Hamblen, M. (2000, June 5). Intranet enables more competitive energy bids for wholesalers. Computerworld, p. 40.
Duke's system shows bidders, plant managers and corporate asset managers a "snapshot" of the production capability of all plants throughout the day. It separates out the production needed for existing clients, allowing bidders and others to see what capacity is left for selling on the open market. With this data, bidders can set a price for wholesale energy controlled by energy aggregators, shipping power to an area where demand is high from an area where production capacity is available. Duke estimates that the $200,000 system has already paid for itself, but recognizes that it is impossible to quantify exactly how much of an advantage the system has provided to a company which did more than $17 billion in sales prior to introducing the intranet (Hamblen, 2000, p. 40).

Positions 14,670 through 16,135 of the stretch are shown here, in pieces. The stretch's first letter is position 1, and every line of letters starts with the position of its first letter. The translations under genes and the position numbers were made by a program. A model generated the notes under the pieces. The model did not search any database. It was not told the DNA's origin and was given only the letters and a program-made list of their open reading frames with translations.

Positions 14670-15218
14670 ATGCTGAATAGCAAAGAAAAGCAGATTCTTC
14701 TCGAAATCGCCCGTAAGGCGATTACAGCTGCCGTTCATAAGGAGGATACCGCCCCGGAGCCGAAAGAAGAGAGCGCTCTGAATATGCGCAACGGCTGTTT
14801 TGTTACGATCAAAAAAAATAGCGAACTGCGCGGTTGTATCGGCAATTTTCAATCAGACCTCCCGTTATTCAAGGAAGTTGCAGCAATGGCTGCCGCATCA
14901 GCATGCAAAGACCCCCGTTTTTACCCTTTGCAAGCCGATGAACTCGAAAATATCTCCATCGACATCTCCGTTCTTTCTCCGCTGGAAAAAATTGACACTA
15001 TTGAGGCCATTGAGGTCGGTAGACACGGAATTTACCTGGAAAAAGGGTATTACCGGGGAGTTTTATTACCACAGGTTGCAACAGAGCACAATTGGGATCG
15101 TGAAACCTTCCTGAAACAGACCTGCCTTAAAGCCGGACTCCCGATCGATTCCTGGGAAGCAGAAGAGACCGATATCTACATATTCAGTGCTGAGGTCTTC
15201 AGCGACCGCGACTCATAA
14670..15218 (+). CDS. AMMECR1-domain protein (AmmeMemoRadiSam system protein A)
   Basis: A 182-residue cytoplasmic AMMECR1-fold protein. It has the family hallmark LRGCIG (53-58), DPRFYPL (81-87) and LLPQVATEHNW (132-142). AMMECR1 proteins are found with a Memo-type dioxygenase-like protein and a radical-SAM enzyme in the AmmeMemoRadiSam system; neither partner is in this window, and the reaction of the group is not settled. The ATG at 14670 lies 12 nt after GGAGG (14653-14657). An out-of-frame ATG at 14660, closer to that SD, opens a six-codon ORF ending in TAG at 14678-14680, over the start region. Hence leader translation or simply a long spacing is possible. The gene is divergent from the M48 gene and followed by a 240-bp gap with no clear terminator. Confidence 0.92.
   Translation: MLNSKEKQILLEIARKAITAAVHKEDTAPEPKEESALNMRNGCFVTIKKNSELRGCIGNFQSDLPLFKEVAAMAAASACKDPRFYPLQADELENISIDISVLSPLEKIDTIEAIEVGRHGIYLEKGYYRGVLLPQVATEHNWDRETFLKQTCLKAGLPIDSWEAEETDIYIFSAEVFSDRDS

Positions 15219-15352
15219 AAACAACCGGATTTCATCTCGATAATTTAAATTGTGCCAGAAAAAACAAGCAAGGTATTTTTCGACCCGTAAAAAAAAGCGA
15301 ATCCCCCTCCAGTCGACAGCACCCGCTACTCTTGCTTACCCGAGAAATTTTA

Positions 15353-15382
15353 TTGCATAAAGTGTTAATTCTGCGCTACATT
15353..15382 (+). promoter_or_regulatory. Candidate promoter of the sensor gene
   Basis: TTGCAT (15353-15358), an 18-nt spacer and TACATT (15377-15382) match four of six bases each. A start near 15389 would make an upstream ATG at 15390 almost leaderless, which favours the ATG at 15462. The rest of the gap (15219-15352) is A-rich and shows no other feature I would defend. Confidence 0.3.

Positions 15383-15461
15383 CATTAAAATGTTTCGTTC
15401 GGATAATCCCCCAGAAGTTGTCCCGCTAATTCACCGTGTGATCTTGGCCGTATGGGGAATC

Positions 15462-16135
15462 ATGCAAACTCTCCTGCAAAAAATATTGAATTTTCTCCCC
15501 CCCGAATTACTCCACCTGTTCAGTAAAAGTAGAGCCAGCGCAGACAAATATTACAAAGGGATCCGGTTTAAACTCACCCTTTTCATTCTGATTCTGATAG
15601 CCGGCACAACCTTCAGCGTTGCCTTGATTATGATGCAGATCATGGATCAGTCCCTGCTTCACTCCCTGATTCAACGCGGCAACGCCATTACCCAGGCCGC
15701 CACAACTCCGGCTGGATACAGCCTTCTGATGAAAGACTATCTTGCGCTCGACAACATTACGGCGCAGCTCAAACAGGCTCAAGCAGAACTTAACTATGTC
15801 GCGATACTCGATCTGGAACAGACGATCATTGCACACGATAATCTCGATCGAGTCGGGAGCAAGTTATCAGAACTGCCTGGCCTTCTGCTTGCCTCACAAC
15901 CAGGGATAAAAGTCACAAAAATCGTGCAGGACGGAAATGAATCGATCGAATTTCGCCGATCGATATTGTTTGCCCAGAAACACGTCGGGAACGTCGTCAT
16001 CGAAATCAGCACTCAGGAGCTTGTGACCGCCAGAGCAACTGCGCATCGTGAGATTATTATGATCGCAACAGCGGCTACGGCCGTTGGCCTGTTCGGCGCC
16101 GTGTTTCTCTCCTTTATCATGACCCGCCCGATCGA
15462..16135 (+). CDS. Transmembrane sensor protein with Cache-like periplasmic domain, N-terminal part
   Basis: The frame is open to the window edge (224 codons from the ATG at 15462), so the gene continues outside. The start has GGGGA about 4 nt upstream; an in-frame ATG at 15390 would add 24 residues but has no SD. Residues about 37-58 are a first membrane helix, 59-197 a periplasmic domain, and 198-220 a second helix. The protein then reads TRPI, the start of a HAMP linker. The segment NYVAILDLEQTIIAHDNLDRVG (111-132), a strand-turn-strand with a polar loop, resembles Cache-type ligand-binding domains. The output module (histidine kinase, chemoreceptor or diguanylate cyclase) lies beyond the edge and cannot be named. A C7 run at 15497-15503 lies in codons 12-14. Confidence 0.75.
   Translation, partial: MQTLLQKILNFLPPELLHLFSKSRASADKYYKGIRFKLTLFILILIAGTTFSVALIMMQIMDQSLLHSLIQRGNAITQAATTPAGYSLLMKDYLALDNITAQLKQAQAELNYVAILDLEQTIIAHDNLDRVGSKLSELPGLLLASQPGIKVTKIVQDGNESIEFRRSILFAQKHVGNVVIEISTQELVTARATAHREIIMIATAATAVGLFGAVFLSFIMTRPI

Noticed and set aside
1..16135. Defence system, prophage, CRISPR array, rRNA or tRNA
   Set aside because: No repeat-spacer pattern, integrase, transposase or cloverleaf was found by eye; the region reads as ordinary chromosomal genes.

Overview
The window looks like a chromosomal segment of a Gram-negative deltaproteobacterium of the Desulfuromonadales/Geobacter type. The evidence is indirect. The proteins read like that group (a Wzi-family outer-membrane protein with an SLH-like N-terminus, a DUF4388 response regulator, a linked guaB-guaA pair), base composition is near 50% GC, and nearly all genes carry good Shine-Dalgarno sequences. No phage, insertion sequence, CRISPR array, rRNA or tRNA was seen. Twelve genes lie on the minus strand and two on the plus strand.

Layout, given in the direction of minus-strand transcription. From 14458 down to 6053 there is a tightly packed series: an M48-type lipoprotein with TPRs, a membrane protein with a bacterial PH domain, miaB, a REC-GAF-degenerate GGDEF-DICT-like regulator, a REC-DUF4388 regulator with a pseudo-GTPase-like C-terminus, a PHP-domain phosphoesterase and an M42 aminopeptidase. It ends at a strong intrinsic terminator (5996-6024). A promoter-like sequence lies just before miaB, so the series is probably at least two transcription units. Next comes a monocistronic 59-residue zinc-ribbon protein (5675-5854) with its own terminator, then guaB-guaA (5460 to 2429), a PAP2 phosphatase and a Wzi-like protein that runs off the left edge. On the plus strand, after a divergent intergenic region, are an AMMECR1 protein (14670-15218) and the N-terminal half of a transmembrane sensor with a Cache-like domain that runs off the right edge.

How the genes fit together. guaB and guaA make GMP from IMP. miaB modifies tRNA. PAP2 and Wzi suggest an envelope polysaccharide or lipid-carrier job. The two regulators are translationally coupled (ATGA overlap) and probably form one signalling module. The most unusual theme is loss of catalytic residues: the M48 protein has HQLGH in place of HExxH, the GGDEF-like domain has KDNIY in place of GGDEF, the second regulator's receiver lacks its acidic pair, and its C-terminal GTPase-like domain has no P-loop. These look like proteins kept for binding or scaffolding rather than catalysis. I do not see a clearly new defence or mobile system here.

Sharples, H. (1998, November). Company's intranet yields new benefits. Graphic Arts Monthly, pp. 102-103.
Small and medium-sized companies tend to use intranets to provide general information to employees, such as providing the employee handbook on-line and commonly used HR forms. However, companies of this size are also using intranets to provide benefits information as well as information about the company's finances and sales (as deemed appropriate by management). According to a survey of small and medium-sized companies, 26 percent currently provide access to employee benefits election information on their intranets. In addition, 24 percent use the intranet as a way to collect and distribute personal data to and from employees, a feature which can be particularly useful when employees are located at different work sites. Fully one-fifth of these companies also offer 401(k) retirement information or plan to do so in the future, another benefit of the intranet which reduces the workload on human resource professionals (Troiano, 1999, p. 8).
Successful intranets requi